The northwest’s situation may reflect its history. Highways were always free and unrestricted. When the first P&Rs were built, they were built by Metro, to entice people to use buses. So they weren’t as much meeting an existing demand as trying to create a demand, so restricting them would be counter-productive. And everybody paid for them through their transit sales tax, so they couldn’t restrict taxpayers in the transit district from using them, no matter which city they live in.

      2. Come to think of it, the Mercer Island P&R was not part of the first generation. The first generation was earlier than I said, in the 1970s, and included South Bellevue. It may have included South Kirkland, Totem Lake, and Overlake although my memory is fuzzy. I think the 255 went to Kingsgate and fizzled out in a residential area without a P&R, but at the same time in hight school I remember a freeway station circa 1983 that I think had a P&R. The Mercer Island buses stopped at “Island Crest Way” and there may have been a smaller parking strip. But that area was rebuilt with the I-90 project and ST may have built the current P&R from scratch,

  8. Marysville wants an industrial center too. It would be in agricultural land within the urban growth boundary, and allow Marysvillites to work without commuting to another city.

    The radio piece also describes a previous failed attempt at revitalization. In the 80s they replaced part of historic downtown with a mall. It’s now a bunch of big-box stores.

    They could restore the historic area rather than just lamenting its loss.

    There is a pattern. Both Everett and Marysville tried to revitalize their downtowns and mostly failed. Are they too far out to succeed? Does the population increase mean it will work this time? Oh, there’s light rail coming, so that will be a new factor. But with both Everett and Marysville trying to attract manufacturers simultaneously, will there be enough companies to go around? Why exactly would a company locate in Marysville if it can afford Everett?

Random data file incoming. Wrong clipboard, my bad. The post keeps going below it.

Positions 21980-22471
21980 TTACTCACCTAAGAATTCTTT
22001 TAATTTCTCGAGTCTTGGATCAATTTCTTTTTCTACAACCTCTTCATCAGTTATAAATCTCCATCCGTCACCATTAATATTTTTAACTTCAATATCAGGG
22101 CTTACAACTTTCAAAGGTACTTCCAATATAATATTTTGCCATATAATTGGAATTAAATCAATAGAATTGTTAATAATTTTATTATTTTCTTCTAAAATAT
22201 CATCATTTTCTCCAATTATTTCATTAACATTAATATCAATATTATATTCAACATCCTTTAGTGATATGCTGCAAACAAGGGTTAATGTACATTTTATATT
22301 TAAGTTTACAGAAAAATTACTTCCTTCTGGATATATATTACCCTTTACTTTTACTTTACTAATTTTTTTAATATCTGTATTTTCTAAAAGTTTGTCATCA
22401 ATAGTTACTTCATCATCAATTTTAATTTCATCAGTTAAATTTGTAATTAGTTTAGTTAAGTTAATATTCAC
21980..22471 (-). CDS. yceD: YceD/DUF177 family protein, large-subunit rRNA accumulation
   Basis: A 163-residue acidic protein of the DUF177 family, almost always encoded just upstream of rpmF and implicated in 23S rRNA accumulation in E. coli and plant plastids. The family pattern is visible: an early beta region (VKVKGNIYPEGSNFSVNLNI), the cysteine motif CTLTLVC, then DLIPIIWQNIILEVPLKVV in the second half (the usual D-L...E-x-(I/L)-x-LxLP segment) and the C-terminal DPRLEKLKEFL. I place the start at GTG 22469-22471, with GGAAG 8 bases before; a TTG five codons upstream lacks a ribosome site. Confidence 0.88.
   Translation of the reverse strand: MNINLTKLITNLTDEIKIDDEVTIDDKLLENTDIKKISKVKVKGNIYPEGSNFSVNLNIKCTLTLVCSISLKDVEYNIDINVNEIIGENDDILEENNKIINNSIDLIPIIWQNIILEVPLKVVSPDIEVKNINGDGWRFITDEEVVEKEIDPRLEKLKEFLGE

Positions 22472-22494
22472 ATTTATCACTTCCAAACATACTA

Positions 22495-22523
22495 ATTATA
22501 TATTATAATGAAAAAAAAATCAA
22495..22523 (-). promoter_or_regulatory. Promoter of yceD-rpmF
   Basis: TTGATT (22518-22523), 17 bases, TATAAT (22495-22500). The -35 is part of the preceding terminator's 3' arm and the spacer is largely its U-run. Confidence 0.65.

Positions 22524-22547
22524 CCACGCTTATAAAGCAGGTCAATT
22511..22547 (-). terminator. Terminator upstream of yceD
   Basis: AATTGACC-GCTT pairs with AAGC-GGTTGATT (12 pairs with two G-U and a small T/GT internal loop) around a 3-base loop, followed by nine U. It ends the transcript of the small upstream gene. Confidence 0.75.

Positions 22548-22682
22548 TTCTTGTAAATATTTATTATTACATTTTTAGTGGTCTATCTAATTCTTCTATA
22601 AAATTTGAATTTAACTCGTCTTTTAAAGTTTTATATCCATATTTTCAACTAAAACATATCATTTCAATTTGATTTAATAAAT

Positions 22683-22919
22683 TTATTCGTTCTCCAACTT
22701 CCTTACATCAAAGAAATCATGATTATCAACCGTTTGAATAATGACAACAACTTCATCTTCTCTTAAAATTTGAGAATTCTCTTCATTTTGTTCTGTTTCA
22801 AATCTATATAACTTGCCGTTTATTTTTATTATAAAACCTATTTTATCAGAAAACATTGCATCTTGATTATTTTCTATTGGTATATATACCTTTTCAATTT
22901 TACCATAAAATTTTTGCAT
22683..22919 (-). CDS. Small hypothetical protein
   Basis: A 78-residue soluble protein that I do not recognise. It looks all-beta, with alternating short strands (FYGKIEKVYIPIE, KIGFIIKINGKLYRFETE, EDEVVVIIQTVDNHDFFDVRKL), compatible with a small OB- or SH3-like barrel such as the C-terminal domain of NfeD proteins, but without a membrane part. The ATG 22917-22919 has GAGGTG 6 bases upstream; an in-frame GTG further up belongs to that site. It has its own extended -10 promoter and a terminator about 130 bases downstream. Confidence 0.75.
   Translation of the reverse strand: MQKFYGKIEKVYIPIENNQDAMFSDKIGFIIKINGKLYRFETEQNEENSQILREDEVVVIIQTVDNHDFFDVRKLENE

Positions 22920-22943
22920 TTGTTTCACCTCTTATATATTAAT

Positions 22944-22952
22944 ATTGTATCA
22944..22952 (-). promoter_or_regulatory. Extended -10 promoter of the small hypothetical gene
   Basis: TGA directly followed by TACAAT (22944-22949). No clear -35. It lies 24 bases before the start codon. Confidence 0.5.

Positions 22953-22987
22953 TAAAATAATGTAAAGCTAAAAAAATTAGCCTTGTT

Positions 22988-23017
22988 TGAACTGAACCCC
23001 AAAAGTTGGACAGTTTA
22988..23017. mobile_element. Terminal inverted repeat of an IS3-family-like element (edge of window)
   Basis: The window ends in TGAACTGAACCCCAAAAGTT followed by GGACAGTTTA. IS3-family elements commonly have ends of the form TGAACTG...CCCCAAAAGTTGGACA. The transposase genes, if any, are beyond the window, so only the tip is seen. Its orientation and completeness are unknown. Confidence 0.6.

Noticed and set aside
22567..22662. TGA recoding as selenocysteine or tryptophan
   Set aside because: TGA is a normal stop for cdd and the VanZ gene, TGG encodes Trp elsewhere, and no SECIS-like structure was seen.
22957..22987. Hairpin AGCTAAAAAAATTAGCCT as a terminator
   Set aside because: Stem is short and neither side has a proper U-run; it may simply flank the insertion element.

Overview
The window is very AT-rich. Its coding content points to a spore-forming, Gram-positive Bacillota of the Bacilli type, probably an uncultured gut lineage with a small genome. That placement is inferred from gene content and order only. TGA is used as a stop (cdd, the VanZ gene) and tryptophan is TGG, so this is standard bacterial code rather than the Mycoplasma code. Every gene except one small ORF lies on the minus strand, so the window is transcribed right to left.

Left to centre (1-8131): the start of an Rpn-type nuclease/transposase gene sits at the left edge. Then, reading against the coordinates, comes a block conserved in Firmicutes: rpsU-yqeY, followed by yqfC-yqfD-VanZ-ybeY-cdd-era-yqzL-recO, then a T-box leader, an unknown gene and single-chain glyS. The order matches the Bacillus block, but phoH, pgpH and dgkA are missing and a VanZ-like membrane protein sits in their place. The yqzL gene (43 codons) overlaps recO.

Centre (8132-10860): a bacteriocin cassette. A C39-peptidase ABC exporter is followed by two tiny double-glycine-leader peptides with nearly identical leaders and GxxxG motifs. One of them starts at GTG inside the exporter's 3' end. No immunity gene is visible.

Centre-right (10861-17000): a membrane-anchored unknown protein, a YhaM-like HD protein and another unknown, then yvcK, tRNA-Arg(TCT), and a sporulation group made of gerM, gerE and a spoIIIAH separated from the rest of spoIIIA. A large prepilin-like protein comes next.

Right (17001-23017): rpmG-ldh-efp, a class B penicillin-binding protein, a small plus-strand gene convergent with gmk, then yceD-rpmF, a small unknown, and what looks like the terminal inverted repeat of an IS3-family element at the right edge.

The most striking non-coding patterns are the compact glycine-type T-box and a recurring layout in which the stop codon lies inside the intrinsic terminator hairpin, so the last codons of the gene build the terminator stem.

1. For a smaller town like Marysville, the jobs in a revitalized downtown are not big corporate. It’s better retail jobs than a mall, or smaller local businesses. Think historic Issaquah – a few law firms and tax offices along with restaurants and shops – rather than downtown Kirkland.

      That said, an anchor tenant would do wonders … a North Sounder station could be a great anchor, especially if people are already commuting to Seattle? Marysville still has good bones – urban street grid, current commercial zoning – to go with a clear community identity, so I commend them for trying.

      When Marysville tried in the 1980s, not only did they do it all wrong (building a mall rather than preserving what was there), but they were ahead of the times. The revival of American urban centers, especially in medium to small cities, didn’t really take off until almost 2 decades later.

      As for the industrial park, that’s light industry, so it’s not just traditional manufacturing like around Paine Field but also also logistics. Anyone from Amazon to Safeway might be interesting in a distribution center there to serve the northern half of Pugetopolis, especially as previous locations like SoDo or Bel-Red become more expensive.